Increased TRAb and/or Low Anti-TPO Titers at Diagnosis of Graves' Disease are Associated with an Increased Risk of Developing Ophthalmopathy after Onset.
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Patients with low thyroid peroxidase antibodies (anti-TPO) and increased TSH-receptor antibodies (TRAb) at diagnosis of Graves' disease (GD) have been suggested to have an increased risk to develop Graves' ophthalmopathy (GO). The aim was to evaluate if GO development can be predicted.This is an observational study with registration of possible GD and GO risk factors.399 patients with GD were registered 2003-2008 in Malmö, Sweden and out of these 310 were retrospectively followed up to 6 years. The main outcome measures were anti-TPO titer, TRAb titer, smoking habits, radioiodine treatment and GO development.TRAb was assessed with a third generation assay at GD diagnosis in 231 patients. The proportion of patients with GO increased above the median 6.3 IU/L both at diagnosis of GD (p=0.001) and at follow-up (p=0.0001).The distribution of GO patients anti-TPO above or below 20 kIU/L at diagnosis of GD was similar between groups (p=0.239). However at follow-up anti-TPO<20 kIU/L was associated with an increased proportion of newly developed GO as compared to the cohort with anti-TPO>20 kIU/L (p=0.018).87% of patients who developed GO after GD diagnosis had TRAb above 6.3 IU/L and/or anti-TPO below 20 kIU/L. The proportion of GO was doubled in GD patients treated with radioiodine but could not explain the described findingsAnti-TPO<20 kIU/L and/or TRAb>6.3 IE/L at the time of GD diagnosis were associated with an increased risk to develop GO after diagnosis of GD.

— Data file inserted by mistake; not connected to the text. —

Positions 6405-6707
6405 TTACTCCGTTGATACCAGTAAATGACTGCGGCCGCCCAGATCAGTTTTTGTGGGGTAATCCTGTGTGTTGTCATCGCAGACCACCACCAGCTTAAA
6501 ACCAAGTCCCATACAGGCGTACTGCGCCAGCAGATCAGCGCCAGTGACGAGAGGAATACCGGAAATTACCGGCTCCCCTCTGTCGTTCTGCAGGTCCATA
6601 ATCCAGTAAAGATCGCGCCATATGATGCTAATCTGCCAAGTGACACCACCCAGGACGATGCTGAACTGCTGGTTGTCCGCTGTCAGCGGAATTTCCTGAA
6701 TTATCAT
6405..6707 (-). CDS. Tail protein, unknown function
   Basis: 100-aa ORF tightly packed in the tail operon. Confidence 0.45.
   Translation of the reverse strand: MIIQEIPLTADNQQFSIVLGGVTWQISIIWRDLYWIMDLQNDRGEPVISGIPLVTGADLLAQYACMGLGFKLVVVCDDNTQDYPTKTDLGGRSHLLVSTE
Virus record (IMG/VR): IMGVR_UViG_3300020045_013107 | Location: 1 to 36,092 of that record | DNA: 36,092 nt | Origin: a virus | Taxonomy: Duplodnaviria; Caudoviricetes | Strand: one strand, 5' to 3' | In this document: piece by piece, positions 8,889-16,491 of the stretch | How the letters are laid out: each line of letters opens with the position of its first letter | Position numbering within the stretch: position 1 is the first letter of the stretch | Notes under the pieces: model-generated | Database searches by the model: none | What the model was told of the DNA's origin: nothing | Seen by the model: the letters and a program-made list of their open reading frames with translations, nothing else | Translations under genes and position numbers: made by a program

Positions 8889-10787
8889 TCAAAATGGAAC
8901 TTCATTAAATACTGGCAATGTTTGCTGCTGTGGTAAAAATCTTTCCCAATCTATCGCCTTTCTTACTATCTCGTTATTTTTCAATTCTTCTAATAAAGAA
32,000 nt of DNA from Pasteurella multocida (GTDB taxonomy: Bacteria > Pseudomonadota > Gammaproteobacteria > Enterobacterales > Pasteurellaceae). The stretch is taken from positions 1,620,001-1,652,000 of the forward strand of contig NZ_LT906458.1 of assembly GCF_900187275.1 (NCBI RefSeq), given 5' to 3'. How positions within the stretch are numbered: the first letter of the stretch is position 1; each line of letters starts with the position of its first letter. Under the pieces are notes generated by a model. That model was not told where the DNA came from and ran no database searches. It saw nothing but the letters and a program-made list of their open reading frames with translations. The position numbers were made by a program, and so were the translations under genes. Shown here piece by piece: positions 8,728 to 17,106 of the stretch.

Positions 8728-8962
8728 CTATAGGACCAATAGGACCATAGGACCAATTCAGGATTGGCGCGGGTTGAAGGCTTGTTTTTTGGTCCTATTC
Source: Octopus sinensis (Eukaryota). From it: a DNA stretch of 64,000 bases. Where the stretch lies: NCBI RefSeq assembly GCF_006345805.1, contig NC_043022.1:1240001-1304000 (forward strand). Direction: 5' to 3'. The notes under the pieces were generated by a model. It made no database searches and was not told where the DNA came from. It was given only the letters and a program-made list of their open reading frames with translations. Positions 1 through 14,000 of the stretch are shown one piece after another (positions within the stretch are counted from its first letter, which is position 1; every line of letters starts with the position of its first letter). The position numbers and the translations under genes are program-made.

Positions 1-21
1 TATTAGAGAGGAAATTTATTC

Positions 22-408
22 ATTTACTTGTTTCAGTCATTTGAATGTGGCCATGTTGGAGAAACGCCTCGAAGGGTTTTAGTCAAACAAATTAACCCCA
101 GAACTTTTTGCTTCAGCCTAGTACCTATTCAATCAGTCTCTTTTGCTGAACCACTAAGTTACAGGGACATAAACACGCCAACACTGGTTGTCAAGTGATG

|Research areas and keywords||
Subject classification (UKÄ) – MANDATORY
|Journal||Experimental and Clinical Endocrinology & Diabetes|
|Publication status||Published - 2014|